NAIA passengers urged to sanitize, observe cough etiquette

Marje Pelayo   •   January 24, 2020   •   324

Passengers wearing face masks who arrived from Guangzhou, China lineup for immigration at the Ninoy Aquino International Airport in Manila, Philippines, 22 January 2020. According to media reports, at least nine people have died and more than 400 people are confirmed infected by a new respiratory virus which was first detected in Wuhan, China. The virus, called the coronavirus, can be passed between humans and has spread to the USA, Thailand, South Korea, Japan and Taiwan. EPA-EFE/MARK R. CRISTINO

MANILA, Philippines – The Manila International Airport Authority (MIAA) has ordered terminal managers at the Ninoy Aquino International Airport (NAIA) to ensure availability at all times of hand sanitizers in all of its four terminals.

During a press briefing on Friday (January 24), the Bureau of Quarantine stressed that it is important to practice good hand hygiene as it is still the best way to protect oneself from acquiring any virus such as the novel coronavirus.

Proper hand hygiene includes hand washing with non-antimicrobial soap and water, alcohol-based hand rub, or antiseptic handwash.

Likewise, the Bureau also emphasized the strict practice of cough etiquette which includes covering one’s mouth and nose when coughing or sneezing preferably with disposable tissue.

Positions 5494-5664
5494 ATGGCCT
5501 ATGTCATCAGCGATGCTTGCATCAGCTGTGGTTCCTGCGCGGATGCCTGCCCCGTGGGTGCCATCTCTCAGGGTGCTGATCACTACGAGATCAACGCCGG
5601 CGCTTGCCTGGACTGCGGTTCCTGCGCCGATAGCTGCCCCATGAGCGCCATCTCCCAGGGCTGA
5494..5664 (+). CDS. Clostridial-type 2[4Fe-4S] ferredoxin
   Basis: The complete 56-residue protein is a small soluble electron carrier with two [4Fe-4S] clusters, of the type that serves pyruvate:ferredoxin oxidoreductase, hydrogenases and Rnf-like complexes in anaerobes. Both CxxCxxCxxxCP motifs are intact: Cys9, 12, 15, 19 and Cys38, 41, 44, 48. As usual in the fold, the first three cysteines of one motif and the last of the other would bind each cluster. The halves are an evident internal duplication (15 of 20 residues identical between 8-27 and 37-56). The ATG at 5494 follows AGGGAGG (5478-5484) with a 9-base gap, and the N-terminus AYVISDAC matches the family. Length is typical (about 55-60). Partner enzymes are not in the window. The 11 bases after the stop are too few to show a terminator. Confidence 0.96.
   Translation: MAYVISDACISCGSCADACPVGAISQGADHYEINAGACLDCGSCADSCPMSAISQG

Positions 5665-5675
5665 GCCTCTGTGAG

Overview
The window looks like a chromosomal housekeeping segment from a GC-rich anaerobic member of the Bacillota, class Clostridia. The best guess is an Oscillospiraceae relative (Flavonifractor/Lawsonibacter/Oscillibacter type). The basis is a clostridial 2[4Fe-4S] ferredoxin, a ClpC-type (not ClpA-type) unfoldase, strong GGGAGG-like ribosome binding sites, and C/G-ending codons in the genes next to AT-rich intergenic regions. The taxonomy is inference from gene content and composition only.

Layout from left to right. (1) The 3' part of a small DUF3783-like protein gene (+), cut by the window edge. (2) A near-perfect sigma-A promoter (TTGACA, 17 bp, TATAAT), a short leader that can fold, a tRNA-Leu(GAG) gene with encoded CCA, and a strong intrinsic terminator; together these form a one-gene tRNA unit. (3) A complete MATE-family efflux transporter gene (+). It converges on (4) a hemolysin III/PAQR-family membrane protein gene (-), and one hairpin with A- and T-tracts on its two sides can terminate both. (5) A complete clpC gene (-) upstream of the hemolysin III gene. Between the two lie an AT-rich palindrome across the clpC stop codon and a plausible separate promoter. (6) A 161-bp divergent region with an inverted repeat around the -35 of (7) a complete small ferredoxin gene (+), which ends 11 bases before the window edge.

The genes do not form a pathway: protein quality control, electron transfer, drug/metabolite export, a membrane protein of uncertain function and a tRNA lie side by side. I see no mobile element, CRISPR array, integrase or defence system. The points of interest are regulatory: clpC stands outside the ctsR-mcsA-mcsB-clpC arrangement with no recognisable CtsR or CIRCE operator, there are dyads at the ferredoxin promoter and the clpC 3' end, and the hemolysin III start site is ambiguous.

Proper disposal of the used tissue is further advised.

It is also advised to strengthen one’s immune system by drinking lots of fluid and eating healthy meals.

Meanwhile, MIAA General Manager Ed Monreal expressed the agency’s full support to the Bureau of Quarantine in its efforts to mitigate the spread of the deadly coronavirus.

“We always recognize each other’s mandates. In this situation, we defer to the Bureau of Quarantine and will submit to their guidelines,” Monreal said.

Quarantine officers are provided with a space for their examination booth located in areas accessible to an exit to the tarmac in case of need to transfer suspected cases to designated hospitals.

MIAA will also provide writing desks for passengers especially those from China to fill-out the health declaration card.

Monreal also ordered terminal police chiefs to strictly sanitize quarantine areas from other airport personnel including the members of media.

Coronavirus scare reduces NAIA passenger traffic —MIAA

Robie de Guzman   •   February 19, 2020

MANILA, Philippines – The threat of novel coronavirus disease 2019 (COVID-19) has reduced passenger traffic at the Ninoy Aquino International Airport (NAIA), the Manila International Airport Authority (MIAA) said Wednesday.

MIAA general manager Ed Monreal said that from January 27 to February 17, the country’s main gateway only handled a total of 1,352,692 international passengers compared to 1,624,698 passengers in the same period in 2019.

Domestic passenger traffic at NAIA also went down to 1,406,876 from January 27 to February 17 compared with 1,456,705 in the same period last year.

“It’s a lost opportunity but at the end of the day, there’s still time to recover and hopefully, we’ll be able to recover soon,” Monreal told reporters at a Palace briefing.

The MIAA chief added that the aviation sector is now slowly recovering from its losses after the government fully lifted the travel restrictions on Taiwan, and allowed Filipino overseas workers, students and permanent residents to leave for Hong Kong and Macau.